UMC - Grandes Marques et Maisons de Champagne

Champagne Guest Book


The end of the war commerce in champagne was in a critical situation. If it had kept up the soldiers’ morale during the war then it now needed to do the same for the inhabitants of Champagne. It was true that, on the 10 May 1947, at the spring meeting of the A.V.C., René Chayoux, president of the merchants, was able to say, with the approval of Henri Macquart, the president of the vine growers: At the end of a period of terrible torment, the situation in Champagne is relatively fortunate. Our vineyards have not suffered as much as we might have feared. A sensible policy of restriction of prices and quantities sold has both maintained substantial levels of stock and Champagne’s reputation from the point of view of price and quality. But in 1945, in the vineyards, many men had not come back, average yields had fallen to 32 hectolitres per hectare, a great deal of work which had been postponed for five years now had to carried out with some urgency if the prosperity of before the war was to be recovered. As for the merchants they, too, had a lot to do in order to restore and develop their businesses.

However, little by little the after-effects of the war disappeared. 1954 marked the beginning of an extraordinary phase of expansion for champagne both in terms of its means of production and its sales.

As time passed sales in France and exports to various countries grew rapidly.

Several remarks may be made concerning this dramatic evolution. Between the end of the hostilities and 1953 sales remained more or less at the level in 1938, i.e. around thirty million bottles annually, with a peak of thirty-five million in 1951. People restocked their cellars after the war but the stocks of the producers had not yet returned to their correct levels and the economic climate was hesitant. From 1954 the professions were able to evolve in a climate of healthy cooperation due to the creation of an interprofessional body, the spirit of competition seized the producers, merchants, growers who sold their own champagne, and the cooperatives; their combined efforts would, in a quarter of a century, multiply sales of champagne by six, which is considerable for a product with a relatively high price that, while it was certainly desirable and pleasant, was not a prime necessity.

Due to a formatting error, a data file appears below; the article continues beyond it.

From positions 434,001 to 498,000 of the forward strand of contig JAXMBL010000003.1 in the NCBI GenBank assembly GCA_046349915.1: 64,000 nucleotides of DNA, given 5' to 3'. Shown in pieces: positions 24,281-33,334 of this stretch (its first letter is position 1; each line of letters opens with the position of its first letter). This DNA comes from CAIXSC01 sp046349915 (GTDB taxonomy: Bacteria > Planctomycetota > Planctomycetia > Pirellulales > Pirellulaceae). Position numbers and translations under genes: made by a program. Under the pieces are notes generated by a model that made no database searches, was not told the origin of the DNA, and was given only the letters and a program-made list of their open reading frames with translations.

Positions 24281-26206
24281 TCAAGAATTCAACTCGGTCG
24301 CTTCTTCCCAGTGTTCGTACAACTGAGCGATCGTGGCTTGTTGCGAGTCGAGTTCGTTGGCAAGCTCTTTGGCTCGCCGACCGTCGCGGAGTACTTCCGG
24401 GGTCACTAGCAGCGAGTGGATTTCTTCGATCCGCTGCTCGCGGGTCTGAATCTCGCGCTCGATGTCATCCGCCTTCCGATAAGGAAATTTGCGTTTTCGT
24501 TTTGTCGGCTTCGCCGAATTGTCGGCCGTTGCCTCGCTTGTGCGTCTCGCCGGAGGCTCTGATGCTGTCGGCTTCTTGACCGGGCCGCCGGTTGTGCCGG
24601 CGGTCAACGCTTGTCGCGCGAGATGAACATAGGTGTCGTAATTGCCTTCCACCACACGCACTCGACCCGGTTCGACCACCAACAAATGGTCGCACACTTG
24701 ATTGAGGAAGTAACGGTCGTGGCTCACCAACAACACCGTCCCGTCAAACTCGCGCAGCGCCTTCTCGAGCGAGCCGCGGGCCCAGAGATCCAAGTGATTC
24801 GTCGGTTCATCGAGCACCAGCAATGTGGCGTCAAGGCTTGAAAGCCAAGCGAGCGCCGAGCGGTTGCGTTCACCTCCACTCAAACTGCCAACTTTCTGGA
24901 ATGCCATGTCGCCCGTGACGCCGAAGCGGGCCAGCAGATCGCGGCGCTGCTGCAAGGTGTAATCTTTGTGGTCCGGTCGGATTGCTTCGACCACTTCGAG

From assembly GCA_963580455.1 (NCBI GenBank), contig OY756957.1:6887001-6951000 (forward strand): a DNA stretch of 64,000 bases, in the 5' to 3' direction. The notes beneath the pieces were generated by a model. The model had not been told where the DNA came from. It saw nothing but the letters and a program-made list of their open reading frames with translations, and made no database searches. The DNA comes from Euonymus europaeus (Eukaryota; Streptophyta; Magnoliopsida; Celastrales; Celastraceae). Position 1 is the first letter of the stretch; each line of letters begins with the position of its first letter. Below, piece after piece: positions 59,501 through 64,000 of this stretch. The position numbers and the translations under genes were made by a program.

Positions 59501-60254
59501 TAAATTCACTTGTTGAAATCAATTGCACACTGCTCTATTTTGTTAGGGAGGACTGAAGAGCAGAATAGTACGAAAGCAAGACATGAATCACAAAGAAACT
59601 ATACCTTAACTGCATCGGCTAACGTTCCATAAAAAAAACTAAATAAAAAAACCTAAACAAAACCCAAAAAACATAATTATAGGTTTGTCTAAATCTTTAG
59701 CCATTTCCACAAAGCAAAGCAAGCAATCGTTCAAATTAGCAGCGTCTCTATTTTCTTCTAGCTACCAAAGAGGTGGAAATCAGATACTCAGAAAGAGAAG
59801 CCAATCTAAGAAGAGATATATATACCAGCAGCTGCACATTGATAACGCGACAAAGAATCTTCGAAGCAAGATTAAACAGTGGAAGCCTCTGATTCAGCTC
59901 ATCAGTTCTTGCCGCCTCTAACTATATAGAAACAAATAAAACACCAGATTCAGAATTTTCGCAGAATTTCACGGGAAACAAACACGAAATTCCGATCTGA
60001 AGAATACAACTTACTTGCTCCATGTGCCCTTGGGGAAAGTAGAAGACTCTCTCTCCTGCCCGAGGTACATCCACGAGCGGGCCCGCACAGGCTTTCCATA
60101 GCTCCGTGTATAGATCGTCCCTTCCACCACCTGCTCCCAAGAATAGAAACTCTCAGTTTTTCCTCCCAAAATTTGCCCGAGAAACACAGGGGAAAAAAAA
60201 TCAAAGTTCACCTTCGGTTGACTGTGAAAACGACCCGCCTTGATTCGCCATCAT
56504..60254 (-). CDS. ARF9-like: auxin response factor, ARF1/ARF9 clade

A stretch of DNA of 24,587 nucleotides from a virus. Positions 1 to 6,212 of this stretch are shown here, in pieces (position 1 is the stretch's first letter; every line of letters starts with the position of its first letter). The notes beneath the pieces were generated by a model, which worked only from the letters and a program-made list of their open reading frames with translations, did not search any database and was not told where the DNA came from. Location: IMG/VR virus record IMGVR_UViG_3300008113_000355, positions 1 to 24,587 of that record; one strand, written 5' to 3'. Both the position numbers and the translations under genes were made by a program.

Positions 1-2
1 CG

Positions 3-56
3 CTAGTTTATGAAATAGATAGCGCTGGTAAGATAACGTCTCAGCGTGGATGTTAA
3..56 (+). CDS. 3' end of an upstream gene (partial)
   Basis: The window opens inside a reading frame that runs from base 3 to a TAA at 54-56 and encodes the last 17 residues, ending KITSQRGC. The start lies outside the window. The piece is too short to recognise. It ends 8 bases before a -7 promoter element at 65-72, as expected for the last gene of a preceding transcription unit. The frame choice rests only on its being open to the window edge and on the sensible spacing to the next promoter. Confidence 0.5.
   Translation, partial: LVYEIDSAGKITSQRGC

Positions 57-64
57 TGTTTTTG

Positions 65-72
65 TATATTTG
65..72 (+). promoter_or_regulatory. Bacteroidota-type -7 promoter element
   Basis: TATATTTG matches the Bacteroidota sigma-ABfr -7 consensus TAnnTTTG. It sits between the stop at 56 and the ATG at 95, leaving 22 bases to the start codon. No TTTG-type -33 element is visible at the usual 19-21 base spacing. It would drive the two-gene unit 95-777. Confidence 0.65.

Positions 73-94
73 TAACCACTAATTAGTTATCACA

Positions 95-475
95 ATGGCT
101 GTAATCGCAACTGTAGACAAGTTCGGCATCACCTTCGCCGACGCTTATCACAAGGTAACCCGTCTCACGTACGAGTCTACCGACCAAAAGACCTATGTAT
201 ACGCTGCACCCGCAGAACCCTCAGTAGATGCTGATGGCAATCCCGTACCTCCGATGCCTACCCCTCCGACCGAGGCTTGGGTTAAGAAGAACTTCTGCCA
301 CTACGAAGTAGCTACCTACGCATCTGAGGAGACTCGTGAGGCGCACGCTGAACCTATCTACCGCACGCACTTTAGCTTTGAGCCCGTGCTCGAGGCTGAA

Between 1910 and 1940 there was a stagnation in the level of sales, which hovered around 30 and 40 million bottles, with considerable and frequent peaks and troughs. The opposite was true in this period of expansion, of which the steadiness was remarkable. There were, however, four hiccups, which occurred for accidental reasons. The first in 1958-1959 was caused by a poor harvest due to frosts in 1957. The second, in 1968, resulted from the introduction of value added tax (VAT)42 and political and industrial problems. The 1970s began with a euphoric period of growth in sales, of the order of 10% per year, but then a third interruption occurred in 1974 as a result of the recession that was triggered by the fuel crisis. From 1973 to 1975 the British and Italian markets fell, in terms of bottles sold per year, from 10 million to 3 million and from 9.8 million to 2.8 million respectively. The French market fell by 6% in 1974 but quickly resumed its growth in 1975.

The fourth drop in sales occurred after a substantial jump of 53% over three years. The vines suffered badly in 1978, 1980 and 1981 with the result that four years produced the equivalent, in terms of harvests, of two and a half years. The shortage of grapes added to the drain on reserves that had resulted from the extremely rapid growth during the preceding period; producers found themselves obliged on the one hand to limit sales in order to safeguard quality and on the other hand to raise prices in order to make up for the loss, the increase also serving as brake on sales growth. The result was another dip in the sales curve in 1980, for in France as in a lot of foreign countries purchasing power had stagnated or even declined, the second fuel crisis also having had its effect. Fortunately the harvests of 1982 and 1983 were splendid, and also the largest of the century; they gave the economy of Champagne the boost it needed and paved the way for further growth.

We may conclude from the above that while sales of champagne are linked to the stability of the general economic environment, which can all too suddenly be upset, they also seem to recover very quickly from any such upsets, because, with surprising consistency, the losses were recouped and growth resumed within one or two years.